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Implementation of std::string::c_str()?

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Just a quick question about STL: std::string implements the methods data() and c_str(). "The C++ Programming Language" says that the arrays they return remain in the possession of the string, and the user shouldn''t try to free them. Both of these methods can also be called on const strings. My question: How does the string keep track of the arrays it created for deleting them later? It can''t be in a member variable, as that couldn''t be changed in a const method... Background: I''m trying to implement a string class that can convert from and to all Unicode formats. --- Just trying to be helpful. Sebastian Beschke Just some student from Germany http://mitglied.lycos.de/xplosiff

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you could of course look at the header and read for yourself. anyway... of course the string has a member that represents the string

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OK, it seems it does. I was confused by the book saying that the functions *copied* the string data.

This doesn''t solve my problem, because for unicode conversions, I must create a copy of the string. So the solution would be to

- either don''t allow conversion operations on const strings (bad)

- or require the user to delete the string himself

- or perhaps use a smart pointer (probably overkill).

Does anyone have any tips about this?


---
Just trying to be helpful.

Sebastian Beschke
Just some student from Germany
http://mitglied.lycos.de/xplosiff

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Guest Anonymous Poster
When you convert to unicode, you could give out a unicodestringobject that keeps track of the data and has a c_str() method itself giving a pointer to the data ?

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OK, based on what you said, I think I''ll be doing this:

- have thin wrapper classes around arrays of various char types, which manage memory allocation and so on; could be a template
- have one universal string class, which can convert its internal string and return instances of these wrapper classes

Sounds quite OK to me, what do you think?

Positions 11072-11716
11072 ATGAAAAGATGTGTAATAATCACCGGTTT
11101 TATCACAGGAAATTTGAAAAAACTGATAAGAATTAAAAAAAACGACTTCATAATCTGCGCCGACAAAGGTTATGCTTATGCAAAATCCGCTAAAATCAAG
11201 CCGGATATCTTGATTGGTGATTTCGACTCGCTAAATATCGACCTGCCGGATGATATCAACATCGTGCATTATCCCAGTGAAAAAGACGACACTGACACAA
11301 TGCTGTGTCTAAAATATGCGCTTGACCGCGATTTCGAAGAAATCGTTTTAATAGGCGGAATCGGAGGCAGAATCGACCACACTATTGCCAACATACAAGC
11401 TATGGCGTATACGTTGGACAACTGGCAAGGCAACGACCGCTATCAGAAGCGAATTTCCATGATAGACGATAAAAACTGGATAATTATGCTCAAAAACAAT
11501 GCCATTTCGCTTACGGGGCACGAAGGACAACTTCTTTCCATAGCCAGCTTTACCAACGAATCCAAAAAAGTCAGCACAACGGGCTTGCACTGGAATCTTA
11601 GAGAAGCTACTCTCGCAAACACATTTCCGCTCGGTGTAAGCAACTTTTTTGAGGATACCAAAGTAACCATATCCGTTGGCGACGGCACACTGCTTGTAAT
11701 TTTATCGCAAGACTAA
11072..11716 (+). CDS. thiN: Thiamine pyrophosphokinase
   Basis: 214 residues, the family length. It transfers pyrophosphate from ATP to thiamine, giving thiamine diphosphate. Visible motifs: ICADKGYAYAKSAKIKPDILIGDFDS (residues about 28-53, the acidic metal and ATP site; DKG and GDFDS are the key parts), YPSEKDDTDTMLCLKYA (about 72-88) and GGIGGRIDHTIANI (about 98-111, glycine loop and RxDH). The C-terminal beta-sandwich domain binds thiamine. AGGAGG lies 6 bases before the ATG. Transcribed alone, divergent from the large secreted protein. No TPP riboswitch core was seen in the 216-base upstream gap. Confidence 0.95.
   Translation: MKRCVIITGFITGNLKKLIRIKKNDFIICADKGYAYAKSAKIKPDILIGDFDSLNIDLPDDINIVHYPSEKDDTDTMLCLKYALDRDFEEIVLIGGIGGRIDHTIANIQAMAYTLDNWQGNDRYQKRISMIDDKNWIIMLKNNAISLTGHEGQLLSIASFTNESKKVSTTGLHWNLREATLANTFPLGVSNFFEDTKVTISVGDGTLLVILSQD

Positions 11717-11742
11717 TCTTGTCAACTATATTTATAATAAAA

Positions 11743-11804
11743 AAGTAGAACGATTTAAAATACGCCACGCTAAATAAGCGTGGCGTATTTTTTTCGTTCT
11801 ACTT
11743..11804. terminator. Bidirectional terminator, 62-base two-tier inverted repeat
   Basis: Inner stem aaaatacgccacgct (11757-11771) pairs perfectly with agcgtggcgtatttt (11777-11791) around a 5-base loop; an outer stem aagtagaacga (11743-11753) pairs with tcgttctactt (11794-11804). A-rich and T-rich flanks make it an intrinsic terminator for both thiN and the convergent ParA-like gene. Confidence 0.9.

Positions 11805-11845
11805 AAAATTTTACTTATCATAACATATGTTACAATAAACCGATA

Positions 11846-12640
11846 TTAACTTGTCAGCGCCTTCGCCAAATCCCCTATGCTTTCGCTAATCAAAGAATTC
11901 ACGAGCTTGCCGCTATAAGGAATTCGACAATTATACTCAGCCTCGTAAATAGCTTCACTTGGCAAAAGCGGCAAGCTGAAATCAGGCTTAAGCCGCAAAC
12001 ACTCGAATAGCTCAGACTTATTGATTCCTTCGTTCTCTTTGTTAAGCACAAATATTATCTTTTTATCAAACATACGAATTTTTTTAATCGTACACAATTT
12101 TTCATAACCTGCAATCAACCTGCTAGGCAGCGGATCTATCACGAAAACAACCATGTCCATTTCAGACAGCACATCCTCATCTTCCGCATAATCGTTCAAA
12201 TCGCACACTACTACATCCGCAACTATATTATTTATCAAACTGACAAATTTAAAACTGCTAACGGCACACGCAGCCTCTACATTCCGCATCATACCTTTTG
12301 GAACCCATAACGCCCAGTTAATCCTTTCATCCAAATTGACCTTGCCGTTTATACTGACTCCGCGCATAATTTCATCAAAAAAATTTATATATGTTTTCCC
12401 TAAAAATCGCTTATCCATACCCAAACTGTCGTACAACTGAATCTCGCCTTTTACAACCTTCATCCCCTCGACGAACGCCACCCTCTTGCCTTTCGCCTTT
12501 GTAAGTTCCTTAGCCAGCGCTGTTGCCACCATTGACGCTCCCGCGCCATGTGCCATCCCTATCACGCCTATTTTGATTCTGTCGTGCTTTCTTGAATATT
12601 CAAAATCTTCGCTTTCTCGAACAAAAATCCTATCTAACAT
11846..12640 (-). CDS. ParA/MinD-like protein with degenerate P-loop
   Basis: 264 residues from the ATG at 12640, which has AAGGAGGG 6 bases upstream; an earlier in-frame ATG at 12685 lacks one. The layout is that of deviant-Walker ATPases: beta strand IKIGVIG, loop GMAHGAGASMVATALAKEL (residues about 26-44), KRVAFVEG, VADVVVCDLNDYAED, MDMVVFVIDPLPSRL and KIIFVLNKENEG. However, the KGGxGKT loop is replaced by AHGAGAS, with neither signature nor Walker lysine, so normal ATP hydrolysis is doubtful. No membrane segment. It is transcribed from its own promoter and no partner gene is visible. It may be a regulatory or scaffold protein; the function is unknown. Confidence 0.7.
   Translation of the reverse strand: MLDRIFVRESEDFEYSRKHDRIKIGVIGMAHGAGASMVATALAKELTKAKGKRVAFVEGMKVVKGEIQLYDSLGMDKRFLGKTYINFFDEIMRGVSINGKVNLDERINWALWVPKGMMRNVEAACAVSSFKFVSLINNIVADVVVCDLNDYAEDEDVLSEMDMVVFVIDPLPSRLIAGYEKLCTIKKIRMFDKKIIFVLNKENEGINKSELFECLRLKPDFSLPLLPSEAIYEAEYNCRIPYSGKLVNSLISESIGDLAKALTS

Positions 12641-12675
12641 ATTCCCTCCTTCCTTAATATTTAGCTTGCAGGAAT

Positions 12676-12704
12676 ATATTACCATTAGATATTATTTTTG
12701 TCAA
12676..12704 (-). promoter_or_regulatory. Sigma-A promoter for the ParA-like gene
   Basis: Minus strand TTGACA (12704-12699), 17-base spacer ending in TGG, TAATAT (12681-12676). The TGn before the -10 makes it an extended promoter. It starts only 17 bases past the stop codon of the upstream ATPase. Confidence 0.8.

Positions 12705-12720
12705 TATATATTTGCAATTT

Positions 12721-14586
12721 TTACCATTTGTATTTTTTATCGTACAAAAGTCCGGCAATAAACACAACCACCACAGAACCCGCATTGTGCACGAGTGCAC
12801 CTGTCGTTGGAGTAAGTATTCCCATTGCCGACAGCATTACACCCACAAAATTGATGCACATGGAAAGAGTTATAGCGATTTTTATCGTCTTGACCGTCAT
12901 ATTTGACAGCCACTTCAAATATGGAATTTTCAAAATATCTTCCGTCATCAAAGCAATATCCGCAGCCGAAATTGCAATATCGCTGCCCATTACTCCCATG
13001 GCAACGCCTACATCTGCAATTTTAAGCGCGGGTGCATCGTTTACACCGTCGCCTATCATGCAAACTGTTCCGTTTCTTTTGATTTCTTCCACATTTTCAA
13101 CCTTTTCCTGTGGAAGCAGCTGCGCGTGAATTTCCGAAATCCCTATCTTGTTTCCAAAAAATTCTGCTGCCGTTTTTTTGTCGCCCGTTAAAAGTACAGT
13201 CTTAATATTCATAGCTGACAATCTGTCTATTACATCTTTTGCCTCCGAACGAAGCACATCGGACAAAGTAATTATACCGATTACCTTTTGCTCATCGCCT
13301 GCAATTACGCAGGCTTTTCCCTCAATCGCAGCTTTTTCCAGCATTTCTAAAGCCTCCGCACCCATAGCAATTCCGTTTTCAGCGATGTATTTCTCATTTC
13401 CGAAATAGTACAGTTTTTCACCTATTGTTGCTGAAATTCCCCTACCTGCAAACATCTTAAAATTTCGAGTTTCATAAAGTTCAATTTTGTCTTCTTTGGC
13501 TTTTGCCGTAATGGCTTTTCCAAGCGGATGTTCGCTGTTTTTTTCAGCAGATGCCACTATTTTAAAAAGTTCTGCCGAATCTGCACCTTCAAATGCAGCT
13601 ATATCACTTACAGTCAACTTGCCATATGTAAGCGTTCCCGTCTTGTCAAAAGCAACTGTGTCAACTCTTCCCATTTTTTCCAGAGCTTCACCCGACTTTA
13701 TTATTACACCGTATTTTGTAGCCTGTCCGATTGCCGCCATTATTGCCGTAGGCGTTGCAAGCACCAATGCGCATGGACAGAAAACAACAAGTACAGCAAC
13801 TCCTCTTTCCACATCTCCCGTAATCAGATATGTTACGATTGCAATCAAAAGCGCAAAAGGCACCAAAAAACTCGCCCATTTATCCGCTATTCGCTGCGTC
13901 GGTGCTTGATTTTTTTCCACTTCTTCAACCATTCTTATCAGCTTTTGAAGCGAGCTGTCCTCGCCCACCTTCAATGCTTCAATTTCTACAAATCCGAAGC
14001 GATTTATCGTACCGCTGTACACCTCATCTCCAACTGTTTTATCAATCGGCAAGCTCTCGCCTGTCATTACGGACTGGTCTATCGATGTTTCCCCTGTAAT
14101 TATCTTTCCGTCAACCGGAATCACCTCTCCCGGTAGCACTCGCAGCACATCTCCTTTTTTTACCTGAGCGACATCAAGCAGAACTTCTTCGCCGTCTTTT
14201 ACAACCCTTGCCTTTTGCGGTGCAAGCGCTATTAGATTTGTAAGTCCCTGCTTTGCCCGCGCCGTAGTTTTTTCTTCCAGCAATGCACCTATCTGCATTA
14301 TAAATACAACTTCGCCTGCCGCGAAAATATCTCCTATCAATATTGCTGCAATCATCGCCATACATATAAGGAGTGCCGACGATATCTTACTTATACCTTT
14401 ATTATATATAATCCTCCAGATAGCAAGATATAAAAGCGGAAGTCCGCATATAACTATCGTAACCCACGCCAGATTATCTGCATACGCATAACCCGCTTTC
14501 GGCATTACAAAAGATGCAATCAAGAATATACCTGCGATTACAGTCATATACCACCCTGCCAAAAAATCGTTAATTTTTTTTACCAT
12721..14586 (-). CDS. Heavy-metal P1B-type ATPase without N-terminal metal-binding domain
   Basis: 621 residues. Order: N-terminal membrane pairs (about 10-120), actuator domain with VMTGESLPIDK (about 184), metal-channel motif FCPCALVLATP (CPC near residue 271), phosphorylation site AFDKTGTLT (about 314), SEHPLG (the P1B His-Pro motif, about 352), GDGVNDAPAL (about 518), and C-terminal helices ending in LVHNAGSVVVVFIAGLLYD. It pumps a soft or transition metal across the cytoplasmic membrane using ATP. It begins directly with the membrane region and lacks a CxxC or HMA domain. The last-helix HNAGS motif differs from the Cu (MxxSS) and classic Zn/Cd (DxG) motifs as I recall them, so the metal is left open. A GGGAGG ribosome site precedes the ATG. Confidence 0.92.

---
Just trying to be helpful.

Sebastian Beschke
Just some student from Germany
http://mitglied.lycos.de/xplosiff

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Oooohhh...

I completely forgot that keyword existed. You''re right, it''s exactly what I asked for.

Dunno if I''ll use the wrapper classes anyway - they have the advantage of having a different life time from the original string, thus being owned by the user - plus I''ve already started writing one... I have to think about it.

Thanks everyone!


---
Just trying to be helpful.

Sebastian Beschke
Just some student from Germany
http://mitglied.lycos.de/xplosiff

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Actually I think some implementations hand out the private char array pointer and keep it null terminated the entire time. I don''t think its required that the string make a copy of the data.

I would just aggregate a std::wstring in your UnicodeString class and then add the necessary operators.

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Yep; the g++ implementation does that, as I could see in the header file. I could use std::wstring, but I thought writing the stuff on my own couldn''t hurt (from an educational point of view ). Also, I somehow like to write stuff myself, even if it''s totally impractical.


---
Just trying to be helpful.

Sebastian Beschke
Just some student from Germany
http://mitglied.lycos.de/xplosiff

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